Fail2Ban: protect your server

CentOS Aug 2, 2017

Fail2ban is for me one of the best security tool for a linux server. In general, it's scanning your log files. If the  defined regular expression and some rules matches, the IP will be  banned.

For example, if a bot with the IP 123.45.678.890 attack your website, try to login via ssh a few times, fail2ban will ban this IP. The bot gets a timeout for the next attempt. You can specify, inter alia, the bantime, findtime and maxretry. In this post, I want to show you how to install and configure this powerful tool.

How can I install and configure fail2ban?

First of all, fail2ban needs to be installed via yum:

yum install fail2ban

To start the service:

systemctl start fail2ban

Let fail2ban start at every boot:

systemctl enable fail2ban

Common filters are already integrated. This is a nice feature. These filters can be modified in /etc/fail2ban/filter.d/

It's probably a good idea to modify the default settings. The default values can be viewed in /etc/fail2ban/jail.conf.  If you don't set a specific configuration for your jail, these  parameters will be used. To change the settings, you have to edit /etc/fail2ban/jail.local.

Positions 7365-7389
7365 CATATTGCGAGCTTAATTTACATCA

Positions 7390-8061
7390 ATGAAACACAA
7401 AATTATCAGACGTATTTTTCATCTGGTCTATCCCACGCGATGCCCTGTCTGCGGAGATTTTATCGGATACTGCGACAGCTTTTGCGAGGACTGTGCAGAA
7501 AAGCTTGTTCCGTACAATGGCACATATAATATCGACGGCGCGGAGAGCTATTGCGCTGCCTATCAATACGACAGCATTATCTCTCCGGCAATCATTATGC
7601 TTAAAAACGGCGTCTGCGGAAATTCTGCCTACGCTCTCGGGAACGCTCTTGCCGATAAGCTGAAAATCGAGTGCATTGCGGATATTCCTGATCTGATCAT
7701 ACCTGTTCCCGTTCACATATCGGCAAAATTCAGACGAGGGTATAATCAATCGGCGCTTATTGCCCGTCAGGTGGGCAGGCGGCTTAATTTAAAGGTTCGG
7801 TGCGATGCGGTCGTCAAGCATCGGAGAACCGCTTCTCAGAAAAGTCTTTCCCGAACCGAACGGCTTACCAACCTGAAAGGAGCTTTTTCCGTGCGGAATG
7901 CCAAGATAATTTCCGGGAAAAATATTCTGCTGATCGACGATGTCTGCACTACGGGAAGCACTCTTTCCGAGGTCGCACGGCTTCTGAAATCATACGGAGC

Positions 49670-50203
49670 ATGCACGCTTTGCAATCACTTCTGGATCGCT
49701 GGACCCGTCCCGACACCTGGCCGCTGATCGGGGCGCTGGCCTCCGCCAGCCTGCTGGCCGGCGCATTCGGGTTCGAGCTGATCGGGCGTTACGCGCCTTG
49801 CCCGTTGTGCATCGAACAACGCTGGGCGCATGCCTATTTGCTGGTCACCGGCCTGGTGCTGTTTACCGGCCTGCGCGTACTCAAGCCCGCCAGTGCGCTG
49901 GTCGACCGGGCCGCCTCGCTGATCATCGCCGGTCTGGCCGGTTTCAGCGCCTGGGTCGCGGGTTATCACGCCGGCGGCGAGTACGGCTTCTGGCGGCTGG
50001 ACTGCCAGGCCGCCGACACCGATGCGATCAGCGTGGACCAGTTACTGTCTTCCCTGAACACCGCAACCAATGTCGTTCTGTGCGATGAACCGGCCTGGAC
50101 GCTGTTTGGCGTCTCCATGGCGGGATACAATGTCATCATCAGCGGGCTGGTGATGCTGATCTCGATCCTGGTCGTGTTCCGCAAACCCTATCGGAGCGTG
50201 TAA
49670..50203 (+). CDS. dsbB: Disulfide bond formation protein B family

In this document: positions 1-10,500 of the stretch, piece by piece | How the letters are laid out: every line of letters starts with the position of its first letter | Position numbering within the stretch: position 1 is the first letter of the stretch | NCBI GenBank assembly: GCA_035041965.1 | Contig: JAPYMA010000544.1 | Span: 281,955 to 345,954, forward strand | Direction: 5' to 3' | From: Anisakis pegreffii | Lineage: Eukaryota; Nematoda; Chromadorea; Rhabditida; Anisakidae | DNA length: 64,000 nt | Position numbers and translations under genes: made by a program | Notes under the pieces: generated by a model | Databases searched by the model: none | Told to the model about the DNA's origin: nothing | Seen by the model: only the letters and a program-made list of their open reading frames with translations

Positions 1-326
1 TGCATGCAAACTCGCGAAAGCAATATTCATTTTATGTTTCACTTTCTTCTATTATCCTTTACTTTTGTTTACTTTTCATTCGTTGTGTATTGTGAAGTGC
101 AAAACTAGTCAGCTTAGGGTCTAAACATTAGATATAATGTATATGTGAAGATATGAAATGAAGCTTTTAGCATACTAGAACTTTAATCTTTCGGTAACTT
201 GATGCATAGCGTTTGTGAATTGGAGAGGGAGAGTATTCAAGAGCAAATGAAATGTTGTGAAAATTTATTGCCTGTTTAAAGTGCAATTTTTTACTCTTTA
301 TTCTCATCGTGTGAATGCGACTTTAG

nano /etc/fail2ban/jail.local
bantime = 3600 # Ban hosts for one hour:
findtime = 600 # time period to find host (10 min)
banaction = iptables-multiport

We now want to create a new jail. This can also be done in the file. Copy&Paste the following code to enable an apache authentication failure filter:

enabled  = true
port     = http,https
filter   = apache-auth
logpath  = /var/log/httpd/error_log

To activate these modifications, the service needs to be reloaded:

systemctl restart fail2ban

A few minutes/hours later, you can check if the ban of a jail took action.

fail2ban-client status

What do to, if I banned myself?

If you banned yourself, you can easily connect with another IP (Smartphone Wlan Hotspot or reconnect to your internet provider) and unban your previous IP:

fail2ban-client set JAILNAME unbanip YOUR_IP

Furthermore, you can exclude your IP in the configuration file /etc/fail2ban/jail.local: in the [DEFAULT] section add

ignoreip = YOUR_IP

In this tutorial you installed and started fail2ban. You also added a new filter and activated it.

I highly recommend to set up more jails to protect from server attacks. I will publish a few more guides.

Please comment below, if you have any questions.

Tested on:

  • OS: CentOS 7
  • fail2ban: 0.9.6




Howdy! I'm Stefan and I am the main author of this blog. If you want know more, you can check out the 'About me' page.

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